Along with the rest of Saskatchewan, there has been a substantial increase in the number of fatal collisions on highways in southeast Saskatchewan. Throughout the province, there have been 22 fatal collisions in the past two months – six of those in southeast Saskatchewan. With the province’s RCMP responding to a fatal collision roughly every 2.5 days since September 1st, this is a sharp increase from the first eight months of the year, where there were a total of 36 fatal collisions.
“Over the last few years’ we’ve seemed to always get a little bit of an increase in fatal crashes in September and October,” explained Superintendent Grant St. Germaine. He is the Officer in Charge of Traffic Services with the Saskatchewan RCMP. He noted that while there is usually a bump in the number of fatal collisions, this year, it is even more than what the RCMP has seen.
“By the end of August, we were trending about six fatal crashes less than the same period last year. I think we’re now sitting at seven or eight more than we were at the same period last year.”
For the RCMP, they are finding it alarming there isn’t any one specific causal factor for the increase. This means there isn’t any one thing they can look at in terms of education to help reduce the number of crashes.
St. Germaine pointed out that the number of collisions that appear to be related to alcohol is, on average, 30 percent of the total, and that has remained consistent over the past seven years. There has been an increase in the number of drivers getting tickets for using cannabis, but St. Germaine felt the number of people using cannabis isn’t necessarily increasing, but rather the number of people getting caught driving after consuming cannabis is what has gone up due to new tools available to police.
The fact there isn’t any one causal factor is something St. Germained admitted as being frustrating, but it isn’t going to stop police from doing what they can to reduce the number of collisions. One thing is education for motorists to remain aware and alert behind the wheel.
“You’re driving a vehicle that’s 7,000 pounds, 3,000 pounds, whatever it may happen to weigh, travelling down a road at 100, 160, 140 kilometres an hour,” St. Germaine said, adding that people do speed, no matter the best efforts of the police. “If you're not paying attention, it's just that fraction of an instant that it takes before you’re in the wrong lane or you’re off the road. Or, people fall asleep when driving when they’re driving fatigued.”
A lot of the causes of the collisions are the drivers themselves, St. Germaine continued.
“Those ones where we see were an accident where somebody runs into a semi head-on, on a daylit road and nobody’s been drinking, or at least doesn’t appear to be anybody’s drinking, why does that happen?” the superintendent asked. “Are they not paying attention? Did that somebody turn and look at something else and then cross the road?” He continued that people need to pay attention behind the road, obey the rules of the road, and follow the signs.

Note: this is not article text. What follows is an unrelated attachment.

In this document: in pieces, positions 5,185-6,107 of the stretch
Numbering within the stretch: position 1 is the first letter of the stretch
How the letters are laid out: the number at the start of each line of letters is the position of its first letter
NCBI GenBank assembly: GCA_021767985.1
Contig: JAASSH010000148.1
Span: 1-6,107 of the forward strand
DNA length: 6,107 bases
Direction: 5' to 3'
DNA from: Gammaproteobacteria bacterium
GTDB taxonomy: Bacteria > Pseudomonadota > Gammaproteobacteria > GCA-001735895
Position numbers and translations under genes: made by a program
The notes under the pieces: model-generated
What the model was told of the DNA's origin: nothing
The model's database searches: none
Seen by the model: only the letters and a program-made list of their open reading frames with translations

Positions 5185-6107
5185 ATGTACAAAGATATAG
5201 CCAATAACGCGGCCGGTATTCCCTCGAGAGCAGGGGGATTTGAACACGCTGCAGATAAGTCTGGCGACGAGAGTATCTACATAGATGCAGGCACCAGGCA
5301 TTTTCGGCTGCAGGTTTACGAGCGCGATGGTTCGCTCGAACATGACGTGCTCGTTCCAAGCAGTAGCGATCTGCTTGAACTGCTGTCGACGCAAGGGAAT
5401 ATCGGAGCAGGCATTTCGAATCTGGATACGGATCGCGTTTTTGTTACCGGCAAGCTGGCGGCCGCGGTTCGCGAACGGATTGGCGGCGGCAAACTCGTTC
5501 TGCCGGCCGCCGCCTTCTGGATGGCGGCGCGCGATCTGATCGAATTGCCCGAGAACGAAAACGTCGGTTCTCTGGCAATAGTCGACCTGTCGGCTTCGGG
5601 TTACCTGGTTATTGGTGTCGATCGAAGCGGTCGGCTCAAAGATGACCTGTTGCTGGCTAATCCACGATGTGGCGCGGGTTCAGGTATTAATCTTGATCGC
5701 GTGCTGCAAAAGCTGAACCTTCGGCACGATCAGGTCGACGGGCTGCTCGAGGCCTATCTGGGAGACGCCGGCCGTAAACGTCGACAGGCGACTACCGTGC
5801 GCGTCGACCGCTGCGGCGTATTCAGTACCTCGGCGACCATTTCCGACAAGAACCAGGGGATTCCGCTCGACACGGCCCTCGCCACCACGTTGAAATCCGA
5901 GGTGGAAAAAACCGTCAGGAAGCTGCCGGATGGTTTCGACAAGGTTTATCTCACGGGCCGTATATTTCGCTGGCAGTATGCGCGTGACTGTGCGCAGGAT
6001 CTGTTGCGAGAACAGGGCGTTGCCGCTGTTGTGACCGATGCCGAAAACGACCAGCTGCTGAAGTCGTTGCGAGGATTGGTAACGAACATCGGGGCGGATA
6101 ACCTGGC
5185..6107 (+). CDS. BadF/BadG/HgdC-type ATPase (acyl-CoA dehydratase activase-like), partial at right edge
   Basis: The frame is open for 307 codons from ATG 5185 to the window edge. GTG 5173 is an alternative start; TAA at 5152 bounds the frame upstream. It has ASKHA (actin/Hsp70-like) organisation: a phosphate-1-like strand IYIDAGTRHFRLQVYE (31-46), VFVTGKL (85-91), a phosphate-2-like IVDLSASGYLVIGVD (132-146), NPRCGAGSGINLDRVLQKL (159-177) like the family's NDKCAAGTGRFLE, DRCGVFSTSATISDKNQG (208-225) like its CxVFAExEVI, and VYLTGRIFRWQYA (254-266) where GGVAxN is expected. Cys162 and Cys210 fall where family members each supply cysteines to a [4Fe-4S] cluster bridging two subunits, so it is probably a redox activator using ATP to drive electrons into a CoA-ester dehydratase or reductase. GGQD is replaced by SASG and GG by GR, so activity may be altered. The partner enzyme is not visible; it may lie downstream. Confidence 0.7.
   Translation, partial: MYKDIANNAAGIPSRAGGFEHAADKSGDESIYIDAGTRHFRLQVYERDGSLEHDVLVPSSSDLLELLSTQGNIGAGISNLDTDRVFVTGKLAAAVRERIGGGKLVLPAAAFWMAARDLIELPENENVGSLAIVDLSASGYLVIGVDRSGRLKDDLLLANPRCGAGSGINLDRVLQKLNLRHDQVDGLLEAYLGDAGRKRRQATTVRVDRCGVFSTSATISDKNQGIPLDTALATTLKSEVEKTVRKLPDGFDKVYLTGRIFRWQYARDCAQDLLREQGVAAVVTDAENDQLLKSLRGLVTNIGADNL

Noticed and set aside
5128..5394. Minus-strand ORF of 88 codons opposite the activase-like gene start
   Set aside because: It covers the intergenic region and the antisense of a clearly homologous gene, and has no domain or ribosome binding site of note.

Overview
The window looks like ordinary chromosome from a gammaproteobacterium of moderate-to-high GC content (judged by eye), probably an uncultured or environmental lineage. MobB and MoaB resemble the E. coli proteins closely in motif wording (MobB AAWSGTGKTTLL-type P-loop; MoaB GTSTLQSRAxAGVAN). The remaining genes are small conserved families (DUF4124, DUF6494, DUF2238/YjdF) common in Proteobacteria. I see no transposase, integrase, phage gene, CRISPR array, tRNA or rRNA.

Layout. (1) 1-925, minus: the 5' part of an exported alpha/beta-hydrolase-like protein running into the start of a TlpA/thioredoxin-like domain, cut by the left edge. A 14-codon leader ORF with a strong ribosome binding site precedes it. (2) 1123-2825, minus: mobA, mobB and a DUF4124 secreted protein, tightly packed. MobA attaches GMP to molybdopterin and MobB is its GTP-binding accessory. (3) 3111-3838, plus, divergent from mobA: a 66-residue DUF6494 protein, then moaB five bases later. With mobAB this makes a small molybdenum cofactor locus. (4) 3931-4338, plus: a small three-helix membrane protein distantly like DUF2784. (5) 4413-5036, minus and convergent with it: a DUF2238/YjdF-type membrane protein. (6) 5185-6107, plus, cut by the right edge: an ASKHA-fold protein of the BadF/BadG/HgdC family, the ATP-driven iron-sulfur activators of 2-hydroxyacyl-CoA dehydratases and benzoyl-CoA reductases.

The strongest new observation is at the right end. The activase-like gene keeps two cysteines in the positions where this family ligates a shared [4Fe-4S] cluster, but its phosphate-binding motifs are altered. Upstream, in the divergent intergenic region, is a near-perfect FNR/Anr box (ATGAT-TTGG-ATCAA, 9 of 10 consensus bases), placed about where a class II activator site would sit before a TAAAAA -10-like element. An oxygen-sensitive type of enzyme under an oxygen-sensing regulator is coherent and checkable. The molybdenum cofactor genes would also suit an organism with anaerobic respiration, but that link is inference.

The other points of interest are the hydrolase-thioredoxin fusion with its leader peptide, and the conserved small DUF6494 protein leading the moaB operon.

While it hasn’t been a causal factor in the collisions, there has been a developing trend in many of the collisions, according to St. Germaine – the lack of seatbelts.
“We’ve had seatbelt laws around for, I don’t remember, but I’m going to guess it’s got to be close to 50 years, and maybe it’s more than that,” St. Germaine explained. “We still have people driving vehicles without seatbelts on.” He continued that in nearly every instance when a person is in a collision and not wearing a seatbelt, they are ejected from the vehicle, and that can lead to death either from where they land or getting crushed by the vehicle.
With the fatal collisions has come one other part of policing that can take a toll on everyone involved – notifying the family that a loved one has died in a collision.
“I’ve done a number of them, and it’s not an enviable task, believe me,” St. Germaine related. “It’s when you go to somebody’s door, and you’re knocking the door to tell them that somebody’s passed away as a result of, whether it’s a motor vehicle accident or something else, it’s like the immediate emotional trauma that takes place by the person that you’ve told, and then to be standing there and (thinking) I witnessed this, and what do I do now to make it better? I can’t make it better.”
When it comes to preventing the loss of life in collisions, St. Germaine said there are really just a few key things that everyone who drives needs to remember – drive sober, don’t speed, drive to the conditions, remain aware, and wear a seatbelt.